It's official, marriage makes women fatter - as scientists have claimed that marital bliss or peace of mind for a woman comes at a price - an expanding waistline.
Researchers at the Queensland University, in Australia, who studied about 6,000 women aged between 18 and 23 over a period of 10 years, found after moving in with a partner, a woman tend to put on at least 2 kgs over a decade, and about 4 kgs more if she has a baby.
During this period, the researchers found that every 10th woman in the study gained 20 pounds (over 9 kgs) if she had a partner and baby, 15 pounds (nearly 7kgs) if she had a partner and no baby, and 11 pounds (nearly 5 kgs) if she was childless with no partner, the Daily Mail reported.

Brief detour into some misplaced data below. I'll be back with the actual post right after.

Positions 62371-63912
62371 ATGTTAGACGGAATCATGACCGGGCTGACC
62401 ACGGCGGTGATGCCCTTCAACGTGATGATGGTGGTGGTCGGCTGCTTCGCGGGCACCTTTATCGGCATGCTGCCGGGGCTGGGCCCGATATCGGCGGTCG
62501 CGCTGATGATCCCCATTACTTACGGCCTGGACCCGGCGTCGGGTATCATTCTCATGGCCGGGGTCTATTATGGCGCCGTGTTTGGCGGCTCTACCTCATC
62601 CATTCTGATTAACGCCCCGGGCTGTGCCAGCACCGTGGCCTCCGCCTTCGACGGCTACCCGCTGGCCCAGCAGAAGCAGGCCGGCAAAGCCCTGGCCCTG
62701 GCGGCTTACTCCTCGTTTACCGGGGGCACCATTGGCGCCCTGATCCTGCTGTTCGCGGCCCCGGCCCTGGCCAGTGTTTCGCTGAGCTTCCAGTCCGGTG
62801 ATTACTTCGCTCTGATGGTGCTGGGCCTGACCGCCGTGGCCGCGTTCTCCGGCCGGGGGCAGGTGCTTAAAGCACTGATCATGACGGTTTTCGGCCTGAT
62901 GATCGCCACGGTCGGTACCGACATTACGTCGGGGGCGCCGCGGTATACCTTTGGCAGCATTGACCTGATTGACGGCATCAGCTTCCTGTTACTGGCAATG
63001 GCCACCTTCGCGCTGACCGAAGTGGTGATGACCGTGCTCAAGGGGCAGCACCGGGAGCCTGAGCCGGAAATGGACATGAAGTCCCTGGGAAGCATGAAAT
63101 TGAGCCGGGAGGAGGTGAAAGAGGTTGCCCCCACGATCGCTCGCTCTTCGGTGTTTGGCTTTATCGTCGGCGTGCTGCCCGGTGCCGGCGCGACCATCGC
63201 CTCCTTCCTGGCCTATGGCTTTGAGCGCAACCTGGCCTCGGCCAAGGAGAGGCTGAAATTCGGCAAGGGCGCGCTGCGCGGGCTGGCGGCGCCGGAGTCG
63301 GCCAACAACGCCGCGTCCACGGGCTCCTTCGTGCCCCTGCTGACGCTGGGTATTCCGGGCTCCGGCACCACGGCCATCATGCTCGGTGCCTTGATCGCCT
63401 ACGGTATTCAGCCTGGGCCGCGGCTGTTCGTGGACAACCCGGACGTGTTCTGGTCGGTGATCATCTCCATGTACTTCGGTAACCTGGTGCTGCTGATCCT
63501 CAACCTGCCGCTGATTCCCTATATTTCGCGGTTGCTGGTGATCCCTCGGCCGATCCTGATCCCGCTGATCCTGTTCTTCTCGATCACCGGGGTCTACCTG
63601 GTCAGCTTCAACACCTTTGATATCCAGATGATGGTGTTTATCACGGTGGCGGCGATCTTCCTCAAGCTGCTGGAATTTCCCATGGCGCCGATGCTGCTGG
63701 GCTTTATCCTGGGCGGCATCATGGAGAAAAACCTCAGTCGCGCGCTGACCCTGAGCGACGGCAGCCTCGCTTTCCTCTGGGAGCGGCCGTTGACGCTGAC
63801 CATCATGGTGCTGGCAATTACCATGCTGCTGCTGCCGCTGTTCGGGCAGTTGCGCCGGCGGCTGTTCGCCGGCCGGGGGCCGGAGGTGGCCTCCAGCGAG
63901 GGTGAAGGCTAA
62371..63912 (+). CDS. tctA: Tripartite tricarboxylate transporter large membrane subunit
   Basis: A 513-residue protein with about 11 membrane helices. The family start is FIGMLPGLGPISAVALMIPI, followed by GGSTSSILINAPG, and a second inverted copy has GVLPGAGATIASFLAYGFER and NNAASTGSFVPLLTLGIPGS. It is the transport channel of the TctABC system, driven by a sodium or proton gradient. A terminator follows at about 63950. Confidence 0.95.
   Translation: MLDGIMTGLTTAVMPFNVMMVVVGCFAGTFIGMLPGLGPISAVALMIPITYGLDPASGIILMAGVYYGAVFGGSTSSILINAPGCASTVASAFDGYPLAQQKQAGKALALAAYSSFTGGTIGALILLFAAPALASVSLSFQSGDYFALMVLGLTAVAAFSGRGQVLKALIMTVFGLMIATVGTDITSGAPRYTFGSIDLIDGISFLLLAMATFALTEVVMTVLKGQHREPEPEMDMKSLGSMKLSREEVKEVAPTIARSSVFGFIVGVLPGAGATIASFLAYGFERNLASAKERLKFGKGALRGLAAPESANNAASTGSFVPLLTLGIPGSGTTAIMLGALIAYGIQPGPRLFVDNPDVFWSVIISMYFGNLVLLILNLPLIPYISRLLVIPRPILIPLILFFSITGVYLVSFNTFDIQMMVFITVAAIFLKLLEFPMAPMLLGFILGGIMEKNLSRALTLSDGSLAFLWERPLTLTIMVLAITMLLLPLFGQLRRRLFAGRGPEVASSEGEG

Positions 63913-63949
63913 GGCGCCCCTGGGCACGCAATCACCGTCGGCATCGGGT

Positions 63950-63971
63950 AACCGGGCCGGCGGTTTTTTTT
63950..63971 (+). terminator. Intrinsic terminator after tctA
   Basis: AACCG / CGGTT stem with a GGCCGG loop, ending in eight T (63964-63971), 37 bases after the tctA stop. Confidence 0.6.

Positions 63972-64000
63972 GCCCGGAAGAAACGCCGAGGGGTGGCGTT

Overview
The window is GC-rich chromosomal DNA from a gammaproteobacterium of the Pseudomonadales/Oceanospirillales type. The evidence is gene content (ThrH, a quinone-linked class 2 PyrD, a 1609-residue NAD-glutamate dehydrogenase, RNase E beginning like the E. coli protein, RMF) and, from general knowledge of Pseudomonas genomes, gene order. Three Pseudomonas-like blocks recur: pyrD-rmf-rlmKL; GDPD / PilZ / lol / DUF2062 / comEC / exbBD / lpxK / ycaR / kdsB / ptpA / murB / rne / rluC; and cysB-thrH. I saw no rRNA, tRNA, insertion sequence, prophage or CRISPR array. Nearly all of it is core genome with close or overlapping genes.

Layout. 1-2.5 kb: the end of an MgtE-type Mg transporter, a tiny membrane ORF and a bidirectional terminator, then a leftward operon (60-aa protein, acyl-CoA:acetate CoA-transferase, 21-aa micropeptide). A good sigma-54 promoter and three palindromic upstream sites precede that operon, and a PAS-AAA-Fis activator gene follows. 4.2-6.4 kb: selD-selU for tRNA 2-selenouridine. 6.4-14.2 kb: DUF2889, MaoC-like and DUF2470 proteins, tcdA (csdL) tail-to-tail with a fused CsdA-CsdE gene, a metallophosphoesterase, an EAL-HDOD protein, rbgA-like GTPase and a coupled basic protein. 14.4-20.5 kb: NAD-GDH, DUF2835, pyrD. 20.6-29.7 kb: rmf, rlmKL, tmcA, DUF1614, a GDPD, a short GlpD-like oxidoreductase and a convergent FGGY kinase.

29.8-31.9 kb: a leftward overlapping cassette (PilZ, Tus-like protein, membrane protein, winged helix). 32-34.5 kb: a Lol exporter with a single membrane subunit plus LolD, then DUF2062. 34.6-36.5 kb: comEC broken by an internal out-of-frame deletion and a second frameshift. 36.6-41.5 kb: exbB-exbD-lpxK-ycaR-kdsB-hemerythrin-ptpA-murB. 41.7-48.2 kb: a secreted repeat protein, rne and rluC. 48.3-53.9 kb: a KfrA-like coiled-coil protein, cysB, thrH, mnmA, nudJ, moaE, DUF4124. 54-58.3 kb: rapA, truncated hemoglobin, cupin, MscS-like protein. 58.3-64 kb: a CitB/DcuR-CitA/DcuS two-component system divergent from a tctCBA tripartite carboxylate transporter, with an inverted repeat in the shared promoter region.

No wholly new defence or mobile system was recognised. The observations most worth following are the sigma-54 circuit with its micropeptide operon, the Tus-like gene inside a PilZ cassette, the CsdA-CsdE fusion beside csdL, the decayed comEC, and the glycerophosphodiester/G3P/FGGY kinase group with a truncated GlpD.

On an average, every woman gained nearly 2 kgs of excess weight after her marriage and more than 4 kgs after having a baby in the study period of 10 years, found the research published in the American Journal of Preventive Medicine.
The study also supports previous research which stated that cohabiting women tend to cook unhealthy food because their partner prefers it and have less time for exercising.
Dr Amelia Lake, of Newcastle University's Human Nutrition Research Centre, who carried the previous research on the subject, said many women found it difficult to maintain their weight after moving in with a partner.
She said: "A woman in the early stages of a relationship will want to please her partner. She will eat things she hasn't eaten before, and will give up sports she and her partner can't do together."